Compare any two graphics cards:
Geforce GTX 690 vs Radeon HD 5970
IntroThe Geforce GTX 690 features core speeds of 915 MHz on the GPU, and 1502 MHz on the 2048 MB of GDDR5 memory. It features 1536 SPUs along with 128 Texture Address Units and 32 ROPs.
Compare those specifications to the Radeon HD 5970, which comes with a core clock frequency of 725 MHz and a GDDR5 memory speed of 1000 MHz. It also features a 256-bit bus, and uses a 40 nm design. It is comprised of 1600 SPUs, 160 Texture Address Units, and 64 ROPs.
Power Usage and Theoretical Benchmarks
Power Consumption (Max TDP)
Theoretically speaking, the Geforce GTX 690 should perform quite a bit faster than the Radeon HD 5970 overall. (explain)
Texel RateThe Geforce GTX 690 is just a bit (approximately 1%) more effective at anisotropic filtering than the Radeon HD 5970. (explain)
Pixel RateThe Radeon HD 5970 will be much (about 58%) faster with regards to anti-aliasing than the Geforce GTX 690, and also should be capable of handling higher screen resolutions more effectively. (explain)
Please note that the above 'benchmarks' are all just theoretical - the results were calculated based on the card's specifications, and real-world performance may (and probably will) vary at least a bit.
One or more cards in this comparison are multi-core. This means that their bandwidth, texel and pixel rates are theoretically doubled - this does not mean the card will actually perform twice as fast, but only that it should in theory be able to. Actual game benchmarks will give a more accurate idea of what it's capable of.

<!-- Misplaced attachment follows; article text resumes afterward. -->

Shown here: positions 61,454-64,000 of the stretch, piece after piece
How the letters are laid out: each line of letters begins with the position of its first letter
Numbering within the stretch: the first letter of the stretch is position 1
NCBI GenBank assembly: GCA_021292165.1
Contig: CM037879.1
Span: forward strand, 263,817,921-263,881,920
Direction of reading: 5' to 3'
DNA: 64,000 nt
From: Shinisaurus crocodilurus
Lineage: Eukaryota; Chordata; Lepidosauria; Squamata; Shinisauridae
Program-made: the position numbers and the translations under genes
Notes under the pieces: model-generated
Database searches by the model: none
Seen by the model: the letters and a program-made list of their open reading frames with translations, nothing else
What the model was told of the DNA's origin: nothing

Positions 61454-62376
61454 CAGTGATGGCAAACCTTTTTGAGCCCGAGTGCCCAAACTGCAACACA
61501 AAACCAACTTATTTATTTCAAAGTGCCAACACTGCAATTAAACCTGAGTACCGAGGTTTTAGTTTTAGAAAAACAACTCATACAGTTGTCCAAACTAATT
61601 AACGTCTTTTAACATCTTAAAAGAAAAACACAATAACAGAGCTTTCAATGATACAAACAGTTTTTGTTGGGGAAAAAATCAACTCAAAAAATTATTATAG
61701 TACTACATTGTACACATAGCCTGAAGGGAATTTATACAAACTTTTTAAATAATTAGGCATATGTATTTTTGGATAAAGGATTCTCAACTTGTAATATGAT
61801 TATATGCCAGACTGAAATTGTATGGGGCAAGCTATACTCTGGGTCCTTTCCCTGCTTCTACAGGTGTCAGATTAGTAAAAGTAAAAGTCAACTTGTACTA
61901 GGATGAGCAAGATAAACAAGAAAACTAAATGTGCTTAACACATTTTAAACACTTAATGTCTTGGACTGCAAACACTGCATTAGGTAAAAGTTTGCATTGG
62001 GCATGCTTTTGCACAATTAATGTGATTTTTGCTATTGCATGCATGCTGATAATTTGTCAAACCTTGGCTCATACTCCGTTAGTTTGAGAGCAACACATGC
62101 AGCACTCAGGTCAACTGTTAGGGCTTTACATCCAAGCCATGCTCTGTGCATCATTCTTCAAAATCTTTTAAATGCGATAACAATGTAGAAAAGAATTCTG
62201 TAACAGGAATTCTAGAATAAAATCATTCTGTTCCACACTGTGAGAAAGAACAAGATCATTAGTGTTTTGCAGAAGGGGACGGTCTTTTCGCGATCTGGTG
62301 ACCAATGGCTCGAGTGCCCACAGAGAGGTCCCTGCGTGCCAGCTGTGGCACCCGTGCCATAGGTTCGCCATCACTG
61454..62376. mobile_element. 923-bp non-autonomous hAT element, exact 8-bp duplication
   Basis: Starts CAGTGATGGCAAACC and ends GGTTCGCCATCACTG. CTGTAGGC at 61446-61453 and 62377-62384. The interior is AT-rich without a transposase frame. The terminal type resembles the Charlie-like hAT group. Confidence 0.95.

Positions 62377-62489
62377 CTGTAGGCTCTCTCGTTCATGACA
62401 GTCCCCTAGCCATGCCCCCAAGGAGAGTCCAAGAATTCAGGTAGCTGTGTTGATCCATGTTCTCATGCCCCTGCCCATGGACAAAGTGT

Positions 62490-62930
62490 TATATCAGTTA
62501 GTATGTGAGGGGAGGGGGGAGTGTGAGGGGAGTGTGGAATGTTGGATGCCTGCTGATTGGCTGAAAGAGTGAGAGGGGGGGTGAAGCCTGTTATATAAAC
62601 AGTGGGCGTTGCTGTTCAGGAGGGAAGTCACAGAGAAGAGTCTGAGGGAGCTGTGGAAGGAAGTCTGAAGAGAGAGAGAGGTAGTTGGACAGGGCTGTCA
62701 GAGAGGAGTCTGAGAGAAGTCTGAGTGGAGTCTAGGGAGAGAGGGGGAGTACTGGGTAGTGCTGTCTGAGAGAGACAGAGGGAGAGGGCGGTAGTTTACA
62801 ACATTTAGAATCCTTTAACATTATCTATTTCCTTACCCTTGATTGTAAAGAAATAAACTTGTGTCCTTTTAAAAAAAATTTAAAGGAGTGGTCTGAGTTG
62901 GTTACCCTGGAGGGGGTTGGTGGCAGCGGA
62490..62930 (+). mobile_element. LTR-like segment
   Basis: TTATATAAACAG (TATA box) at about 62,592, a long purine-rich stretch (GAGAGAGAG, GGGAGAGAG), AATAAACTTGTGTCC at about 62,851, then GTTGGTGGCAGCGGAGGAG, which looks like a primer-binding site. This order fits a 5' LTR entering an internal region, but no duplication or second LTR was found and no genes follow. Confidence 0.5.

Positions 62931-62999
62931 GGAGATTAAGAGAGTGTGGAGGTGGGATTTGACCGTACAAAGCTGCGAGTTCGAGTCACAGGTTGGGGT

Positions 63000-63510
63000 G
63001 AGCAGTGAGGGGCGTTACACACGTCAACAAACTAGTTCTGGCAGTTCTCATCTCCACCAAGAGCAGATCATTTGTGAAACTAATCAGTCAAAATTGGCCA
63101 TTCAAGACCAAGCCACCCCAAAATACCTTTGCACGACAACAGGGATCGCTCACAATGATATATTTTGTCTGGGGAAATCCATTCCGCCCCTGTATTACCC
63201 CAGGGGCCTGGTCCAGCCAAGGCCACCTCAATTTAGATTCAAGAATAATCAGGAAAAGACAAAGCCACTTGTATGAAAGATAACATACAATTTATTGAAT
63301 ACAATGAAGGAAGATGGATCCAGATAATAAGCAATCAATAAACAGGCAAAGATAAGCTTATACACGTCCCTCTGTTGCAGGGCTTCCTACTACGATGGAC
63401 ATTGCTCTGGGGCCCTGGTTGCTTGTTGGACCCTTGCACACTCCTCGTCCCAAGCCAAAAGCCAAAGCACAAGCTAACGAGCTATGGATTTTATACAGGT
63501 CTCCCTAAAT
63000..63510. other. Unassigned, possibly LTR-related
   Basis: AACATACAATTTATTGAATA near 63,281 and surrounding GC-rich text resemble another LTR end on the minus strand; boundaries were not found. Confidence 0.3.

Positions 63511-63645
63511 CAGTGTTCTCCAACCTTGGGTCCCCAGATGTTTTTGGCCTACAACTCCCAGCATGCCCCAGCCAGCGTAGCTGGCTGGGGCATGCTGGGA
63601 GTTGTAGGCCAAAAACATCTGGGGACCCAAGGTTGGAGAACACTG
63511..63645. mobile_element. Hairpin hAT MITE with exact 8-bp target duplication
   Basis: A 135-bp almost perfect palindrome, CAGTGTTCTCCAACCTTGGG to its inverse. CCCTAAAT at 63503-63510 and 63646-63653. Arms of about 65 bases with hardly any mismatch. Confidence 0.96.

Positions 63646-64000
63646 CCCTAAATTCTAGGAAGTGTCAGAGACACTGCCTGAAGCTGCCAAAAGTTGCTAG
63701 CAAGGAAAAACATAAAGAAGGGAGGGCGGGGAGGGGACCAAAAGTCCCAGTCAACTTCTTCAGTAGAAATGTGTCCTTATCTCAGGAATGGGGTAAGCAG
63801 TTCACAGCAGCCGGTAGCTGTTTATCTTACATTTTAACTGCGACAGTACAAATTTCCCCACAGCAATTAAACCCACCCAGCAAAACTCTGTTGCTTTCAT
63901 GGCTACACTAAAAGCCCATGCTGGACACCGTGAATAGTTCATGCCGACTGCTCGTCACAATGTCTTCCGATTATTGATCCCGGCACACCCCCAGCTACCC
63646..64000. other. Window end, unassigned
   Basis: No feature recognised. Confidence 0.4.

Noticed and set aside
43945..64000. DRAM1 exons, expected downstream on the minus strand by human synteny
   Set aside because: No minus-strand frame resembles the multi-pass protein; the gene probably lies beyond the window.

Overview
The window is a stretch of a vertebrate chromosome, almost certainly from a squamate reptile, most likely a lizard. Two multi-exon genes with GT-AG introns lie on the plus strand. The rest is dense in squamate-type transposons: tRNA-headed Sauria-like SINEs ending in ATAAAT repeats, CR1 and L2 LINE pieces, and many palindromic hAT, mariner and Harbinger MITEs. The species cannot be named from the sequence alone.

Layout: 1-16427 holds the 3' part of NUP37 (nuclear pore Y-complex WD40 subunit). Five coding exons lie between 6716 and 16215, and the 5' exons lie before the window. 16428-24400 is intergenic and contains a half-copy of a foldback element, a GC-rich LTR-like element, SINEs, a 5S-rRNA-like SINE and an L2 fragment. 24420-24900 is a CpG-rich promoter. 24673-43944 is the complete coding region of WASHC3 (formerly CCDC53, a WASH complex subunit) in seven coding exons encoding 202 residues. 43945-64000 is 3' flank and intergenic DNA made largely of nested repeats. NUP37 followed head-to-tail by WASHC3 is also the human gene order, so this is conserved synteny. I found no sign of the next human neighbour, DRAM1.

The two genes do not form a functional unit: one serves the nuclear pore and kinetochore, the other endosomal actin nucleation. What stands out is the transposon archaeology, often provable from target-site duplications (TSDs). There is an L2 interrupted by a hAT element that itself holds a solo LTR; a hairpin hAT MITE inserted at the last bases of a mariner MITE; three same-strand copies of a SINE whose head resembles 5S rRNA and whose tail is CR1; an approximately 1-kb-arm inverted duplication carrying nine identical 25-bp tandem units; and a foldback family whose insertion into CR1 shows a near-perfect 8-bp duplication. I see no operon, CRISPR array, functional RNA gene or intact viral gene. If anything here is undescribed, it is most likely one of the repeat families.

Please note that the price comparisons are based on search keywords - sometimes it might show cards with very similar names that are not exactly the same as the one chosen in the comparison. We do try to filter out the wrong results as best we can, though.
Memory Bandwidth: Bandwidth is the maximum amount of data (in units of MB per second) that can be moved across the external memory interface within a second. It's worked out by multiplying the card's interface width by its memory clock speed. If it uses DDR type RAM, it should be multiplied by 2 again. If DDR5, multiply by ANOTHER 2x. The higher the card's memory bandwidth, the better the card will be in general. It especially helps with AA, HDR and higher screen resolutions.
Texel Rate: Texel rate is the maximum texture map elements (texels) that are processed in one second. This is worked out by multiplying the total amount of texture units by the core speed of the chip. The better the texel rate, the better the card will be at handling texture filtering (anisotropic filtering - AF). It is measured in millions of texels per second.
Pixel Rate: Pixel rate is the maximum number of pixels that the graphics chip could possibly record to the local memory in a second - measured in millions of pixels per second. The figure is calculated by multiplying the number of Raster Operations Pipelines by the clock speed of the card. ROPs (Raster Operations Pipelines - aka Render Output Units) are responsible for outputting the pixels (image) to the screen. The actual pixel output rate also depends on quite a few other factors, most notably the memory bandwidth - the lower the memory bandwidth is, the lower the ability to get to the maximum fill rate.